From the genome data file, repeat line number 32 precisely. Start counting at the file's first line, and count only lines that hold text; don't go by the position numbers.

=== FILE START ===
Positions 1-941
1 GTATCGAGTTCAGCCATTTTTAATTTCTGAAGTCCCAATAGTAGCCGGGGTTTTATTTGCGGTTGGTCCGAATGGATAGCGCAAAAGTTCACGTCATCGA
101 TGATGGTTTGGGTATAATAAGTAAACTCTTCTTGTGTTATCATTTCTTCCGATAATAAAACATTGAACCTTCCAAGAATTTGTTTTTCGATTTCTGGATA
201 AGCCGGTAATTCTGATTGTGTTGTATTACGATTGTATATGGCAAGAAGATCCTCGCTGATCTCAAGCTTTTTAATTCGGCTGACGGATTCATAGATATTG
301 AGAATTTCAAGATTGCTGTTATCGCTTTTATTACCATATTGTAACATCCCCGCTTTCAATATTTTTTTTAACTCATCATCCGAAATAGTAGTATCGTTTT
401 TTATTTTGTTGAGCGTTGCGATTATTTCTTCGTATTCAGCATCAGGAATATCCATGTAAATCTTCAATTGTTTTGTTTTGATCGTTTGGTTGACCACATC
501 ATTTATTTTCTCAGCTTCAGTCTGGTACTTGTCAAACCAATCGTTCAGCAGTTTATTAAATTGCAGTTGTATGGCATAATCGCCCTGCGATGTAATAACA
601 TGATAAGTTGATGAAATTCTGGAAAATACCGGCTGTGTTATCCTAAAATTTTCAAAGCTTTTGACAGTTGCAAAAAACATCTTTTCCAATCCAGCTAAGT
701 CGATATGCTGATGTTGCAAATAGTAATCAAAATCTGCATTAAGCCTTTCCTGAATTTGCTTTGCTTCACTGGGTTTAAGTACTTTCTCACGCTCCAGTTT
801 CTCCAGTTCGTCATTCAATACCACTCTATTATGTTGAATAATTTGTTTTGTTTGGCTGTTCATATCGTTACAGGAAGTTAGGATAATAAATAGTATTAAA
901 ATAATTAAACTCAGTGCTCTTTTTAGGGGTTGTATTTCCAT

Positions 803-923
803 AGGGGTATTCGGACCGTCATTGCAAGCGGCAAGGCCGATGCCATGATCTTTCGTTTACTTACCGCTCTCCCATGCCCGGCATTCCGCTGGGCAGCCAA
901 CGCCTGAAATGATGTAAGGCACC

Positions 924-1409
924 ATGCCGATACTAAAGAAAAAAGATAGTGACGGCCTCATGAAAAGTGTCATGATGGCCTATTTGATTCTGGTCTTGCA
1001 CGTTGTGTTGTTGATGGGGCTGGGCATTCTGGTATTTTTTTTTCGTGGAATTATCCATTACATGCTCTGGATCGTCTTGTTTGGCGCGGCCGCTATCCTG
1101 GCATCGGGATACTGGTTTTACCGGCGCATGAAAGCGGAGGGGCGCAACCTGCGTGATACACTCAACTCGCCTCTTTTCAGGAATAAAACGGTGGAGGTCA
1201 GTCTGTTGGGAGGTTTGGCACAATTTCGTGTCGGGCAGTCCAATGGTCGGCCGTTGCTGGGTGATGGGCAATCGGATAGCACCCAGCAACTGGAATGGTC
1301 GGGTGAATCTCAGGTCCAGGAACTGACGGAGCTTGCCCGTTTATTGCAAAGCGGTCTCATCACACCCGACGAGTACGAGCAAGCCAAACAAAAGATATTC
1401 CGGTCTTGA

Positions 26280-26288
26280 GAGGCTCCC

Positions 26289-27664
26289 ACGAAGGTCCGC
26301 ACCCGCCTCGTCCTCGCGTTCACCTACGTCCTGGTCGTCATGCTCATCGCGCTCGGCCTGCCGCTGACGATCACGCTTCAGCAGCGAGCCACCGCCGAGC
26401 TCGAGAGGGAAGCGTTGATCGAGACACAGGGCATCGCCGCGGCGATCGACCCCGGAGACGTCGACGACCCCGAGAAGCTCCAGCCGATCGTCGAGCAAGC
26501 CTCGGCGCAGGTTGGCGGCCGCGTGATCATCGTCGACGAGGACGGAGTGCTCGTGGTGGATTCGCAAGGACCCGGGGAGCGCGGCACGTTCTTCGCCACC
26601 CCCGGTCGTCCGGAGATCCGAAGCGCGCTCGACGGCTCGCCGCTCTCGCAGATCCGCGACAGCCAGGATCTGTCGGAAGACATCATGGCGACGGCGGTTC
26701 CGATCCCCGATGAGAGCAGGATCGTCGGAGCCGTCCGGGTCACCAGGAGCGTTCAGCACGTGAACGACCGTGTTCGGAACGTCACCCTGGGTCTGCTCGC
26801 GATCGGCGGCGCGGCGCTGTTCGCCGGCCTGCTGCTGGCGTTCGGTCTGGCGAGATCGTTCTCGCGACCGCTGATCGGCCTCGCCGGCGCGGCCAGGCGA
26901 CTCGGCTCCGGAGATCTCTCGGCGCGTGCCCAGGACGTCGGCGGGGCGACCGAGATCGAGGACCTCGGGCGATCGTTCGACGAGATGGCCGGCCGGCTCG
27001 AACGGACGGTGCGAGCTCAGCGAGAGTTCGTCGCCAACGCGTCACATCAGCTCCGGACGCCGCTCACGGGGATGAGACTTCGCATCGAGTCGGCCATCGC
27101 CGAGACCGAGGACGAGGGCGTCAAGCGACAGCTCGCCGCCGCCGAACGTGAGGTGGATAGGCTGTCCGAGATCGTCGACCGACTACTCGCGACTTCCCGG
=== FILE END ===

26901 CTCGGCTCCGGAGATCTCTCGGCGCGTGCCCAGGACGTCGGCGGGGCGACCGAGATCGAGGACCTCGGGCGATCGTTCGACGAGATGGCCGGCCGGCTCG